Best VoIP providers in 2020: RingCentral, Vonage, Ooma, and more
September 11, 2020
Remember when landlines still ruled the land, before smartphones were sophisticated pocket broadband machines? There was a time when telephone handsets were essential business gear, when we put a phone near every chair in the house. Those were the days, my friend. Those were the days.
Now, however, welcome to 2020. You know the story. COVID-19, lockdowns, shelter-in-place, the rise of work-from-home, offices deserted in favor of newly remote workers. For many companies, especially those that had already gone through their own digital transformation, business was pretty much as usual. Their teams communicate via Slack or Teams, set up Zoom meetings four times a day, and create email chains and threads that can make you question the meaning of life.
But those aren’t the companies and individuals we’re addressing. In this article, we’re talking to companies that still have a handset on every desk (but now the desks are at home), still do business by talking on the phone (really, some folks do that), and who route calls and transfer to extensions (which now have to traverse the planet instead of the building).
For those of you, there are VoIP (Voice over IP) solutions that allow you to run a PBX in the cloud, and connect employees working from home just as if they were wired into the on-premises phone switch. Here are 12 solutions that should help you stay connected.
When I started asking around about VoIP providers, RingCentral was the one mentioned the most. RingCentral offers solutions for small vendors all the way up through giant enterprises, and it also has a focus on developer integration, allowing external vendors to hook into the RingCentral environment in new and creative ways.
Their core product is RingCentral Office, which offers all the key virtual PBX features, including auto-attendant, company directory, call forwarding and handling, and multiple extensions. Additional programs provide voice mail, call forwarding, fax, and meetings and webinars. RingCentral has a nice iOS and Android app that allows you to turn your smartphone into what seems like a more traditional office phone for callers.
Don’t want to give our your personal mobile number to customers and clients, but also don’t want to carry a second phone? Consider Line2 which — wait for it — adds a second line to your phone.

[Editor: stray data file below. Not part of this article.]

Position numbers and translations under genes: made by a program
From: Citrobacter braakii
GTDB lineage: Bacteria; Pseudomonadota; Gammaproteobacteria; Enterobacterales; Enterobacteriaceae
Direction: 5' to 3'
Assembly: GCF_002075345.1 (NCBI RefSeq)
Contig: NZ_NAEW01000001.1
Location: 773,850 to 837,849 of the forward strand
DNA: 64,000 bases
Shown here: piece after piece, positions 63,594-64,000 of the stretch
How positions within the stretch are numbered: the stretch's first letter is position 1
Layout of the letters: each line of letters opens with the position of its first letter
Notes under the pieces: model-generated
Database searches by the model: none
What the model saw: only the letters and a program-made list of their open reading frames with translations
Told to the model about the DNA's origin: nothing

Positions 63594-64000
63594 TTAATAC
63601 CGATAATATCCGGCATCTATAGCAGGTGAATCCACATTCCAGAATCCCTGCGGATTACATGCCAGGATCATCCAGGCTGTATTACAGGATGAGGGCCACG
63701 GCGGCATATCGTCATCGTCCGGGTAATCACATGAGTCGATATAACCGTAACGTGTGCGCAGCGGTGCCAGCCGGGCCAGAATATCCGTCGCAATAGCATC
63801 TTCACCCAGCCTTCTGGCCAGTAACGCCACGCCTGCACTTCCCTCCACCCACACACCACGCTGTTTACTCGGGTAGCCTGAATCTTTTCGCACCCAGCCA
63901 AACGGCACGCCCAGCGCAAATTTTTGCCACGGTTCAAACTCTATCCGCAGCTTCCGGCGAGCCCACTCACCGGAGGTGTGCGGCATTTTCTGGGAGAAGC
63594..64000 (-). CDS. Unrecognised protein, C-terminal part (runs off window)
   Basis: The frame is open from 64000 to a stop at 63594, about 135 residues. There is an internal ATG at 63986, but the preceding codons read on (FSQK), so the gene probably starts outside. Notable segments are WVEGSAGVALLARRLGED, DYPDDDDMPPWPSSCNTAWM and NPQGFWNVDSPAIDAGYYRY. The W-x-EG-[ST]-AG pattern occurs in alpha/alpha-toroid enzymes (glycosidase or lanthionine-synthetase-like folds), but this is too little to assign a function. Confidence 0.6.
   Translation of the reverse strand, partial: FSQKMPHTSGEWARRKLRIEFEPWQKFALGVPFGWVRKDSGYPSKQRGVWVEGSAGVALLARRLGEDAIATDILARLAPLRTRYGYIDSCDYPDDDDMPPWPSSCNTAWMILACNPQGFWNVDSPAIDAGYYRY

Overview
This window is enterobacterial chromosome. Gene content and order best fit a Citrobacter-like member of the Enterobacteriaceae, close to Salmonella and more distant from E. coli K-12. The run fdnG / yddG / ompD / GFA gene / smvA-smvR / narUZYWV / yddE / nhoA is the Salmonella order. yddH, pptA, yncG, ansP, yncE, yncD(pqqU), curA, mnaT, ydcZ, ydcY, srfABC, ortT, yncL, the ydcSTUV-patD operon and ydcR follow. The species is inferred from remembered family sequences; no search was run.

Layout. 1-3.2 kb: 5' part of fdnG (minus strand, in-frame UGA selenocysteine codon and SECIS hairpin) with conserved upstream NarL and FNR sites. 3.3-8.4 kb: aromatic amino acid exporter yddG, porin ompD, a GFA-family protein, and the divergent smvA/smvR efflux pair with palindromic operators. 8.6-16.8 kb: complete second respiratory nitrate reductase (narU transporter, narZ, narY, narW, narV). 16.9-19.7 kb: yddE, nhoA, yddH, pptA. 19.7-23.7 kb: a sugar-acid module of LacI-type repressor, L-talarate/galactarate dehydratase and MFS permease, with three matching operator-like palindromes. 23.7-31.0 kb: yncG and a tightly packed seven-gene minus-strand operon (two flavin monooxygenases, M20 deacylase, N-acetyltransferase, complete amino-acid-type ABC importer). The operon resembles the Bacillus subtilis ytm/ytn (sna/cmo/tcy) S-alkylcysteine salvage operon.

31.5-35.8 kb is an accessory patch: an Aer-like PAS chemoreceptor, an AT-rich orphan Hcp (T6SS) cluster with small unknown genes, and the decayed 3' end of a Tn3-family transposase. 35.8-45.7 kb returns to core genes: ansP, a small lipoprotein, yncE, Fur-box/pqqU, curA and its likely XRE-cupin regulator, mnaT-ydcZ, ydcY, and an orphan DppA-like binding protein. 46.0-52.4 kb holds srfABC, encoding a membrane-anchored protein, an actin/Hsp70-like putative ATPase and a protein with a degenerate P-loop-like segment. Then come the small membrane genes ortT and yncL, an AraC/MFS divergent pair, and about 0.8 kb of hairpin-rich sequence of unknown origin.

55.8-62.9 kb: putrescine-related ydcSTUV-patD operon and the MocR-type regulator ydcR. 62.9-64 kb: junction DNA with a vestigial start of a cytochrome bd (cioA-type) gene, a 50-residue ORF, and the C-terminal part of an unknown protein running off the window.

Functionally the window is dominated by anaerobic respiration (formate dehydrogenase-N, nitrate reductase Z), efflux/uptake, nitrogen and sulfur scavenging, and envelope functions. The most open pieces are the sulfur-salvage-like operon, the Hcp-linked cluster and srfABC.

Actually, Line2 offers a bit more. It moves the traditional hard-wired on-premises PBX to the cloud and moves the dedicated PBX handsets into your team’s smartphones. You can assign additional phone numbers to phones, transfer calls between team members, set up an auto-attendant function to annoy callers while sounding official. You can even turn your team into a virtual call center with the ability to dynamically distribute calls to agents.
We last included Intermedia in our best email hosting services roundup, and now it’s back in our VoIP list. Intermedia actually offers a number of unified communications products including virtual PBX, SIP trunking, and various conferencing apps. In this roundup, we’re looking at the company’s combined system, Intermedia Unite.
While Intermedia Unite recommends mostly Polycom, Cisco, and Yealink VoIP phones, the company’s Anyphone BYOP (bring your own phone) program allows certain other devices to connect into the Intermedia VoIP environment. In terms of features, this is enterprise VoIP with all the fixin’s. As you might imaging from a vendor we recommended as a leading email host provider, Intermedia Unite has strong ties to Office 365 and G Suite as well as Slack and Salesforce.
In pandemic times, the ability for workers to bring their desk phones home, plug them into their home Internet, and still have a receptionist capability that allows AAs and operators to view the availability of everyone in their organization, perform blind transfers, warm transfers, and transfers to voicemail — all remotely — is a huge boon.
Founded in 1973, Mitel is an old-school traditional PBX provider that has successfully made the pivot to VoIP. Here’s a fun story. Mitel was founded by Canadians Michael Cowpland and Terry Matthews, and as the story goes, is a portmanteau derived from “Mike and Terry Lawnmowers.”
Since its pivot, Mitel has been mowing through acquisitions, including handset maker Polycom in 2016 and ShoreTel in 2017. While the company does provide small, medium, and enterprise solutions, it’s the enterprise offerings that stand out. Mitel, for example, provides the unified communications network for Major League Baseball and its 30 clubs.
Of particular note, offered its MiCloud Connect Services to help companies go remote during the early days of the pandemic. Unfortunately, the offer ended on June 30, 2020.
It would be pretty hard to do a list of VoIP providers without including Vonage. While the company made its name in home-based VoIP solutions, it also dominated the news for less savory reasons. Its IPO, partially funded by customers whose investment crashed, was named one of the 101 Dumbest Moments in Business for 2006. Its then CEO couldn’t preside over the public offering because of previous encounters with the SEC. Around the same time, a jury found Vonage guilty of infringing on patents from Verizon, Sprint Nextel, AT&T, and Nortel. And, on top of all that, Vonage was sued by 32 states and had to pay seven states’ legal costs for confusing business practices, refusing to make refunds, and so-called “free” services.
So, how could we possibly recommend Vonage? Well, since 2019, it has been working hard to rebrand itself as a B2B cloud services provider with a conversations API (applications programming interface) designed to allow enterprises and developers to create communications containers within their apps. Vonage’s One Vonage platform integrates unified communications, programmable communications, and contact center operations on top of the public cloud infrastructure and across the vonage global carrier network.
Gone are the days when you might try to set up a Vonage account for grandma. But if you’re a business working on a unified communications infrastructure, you might want to give Vonage a look.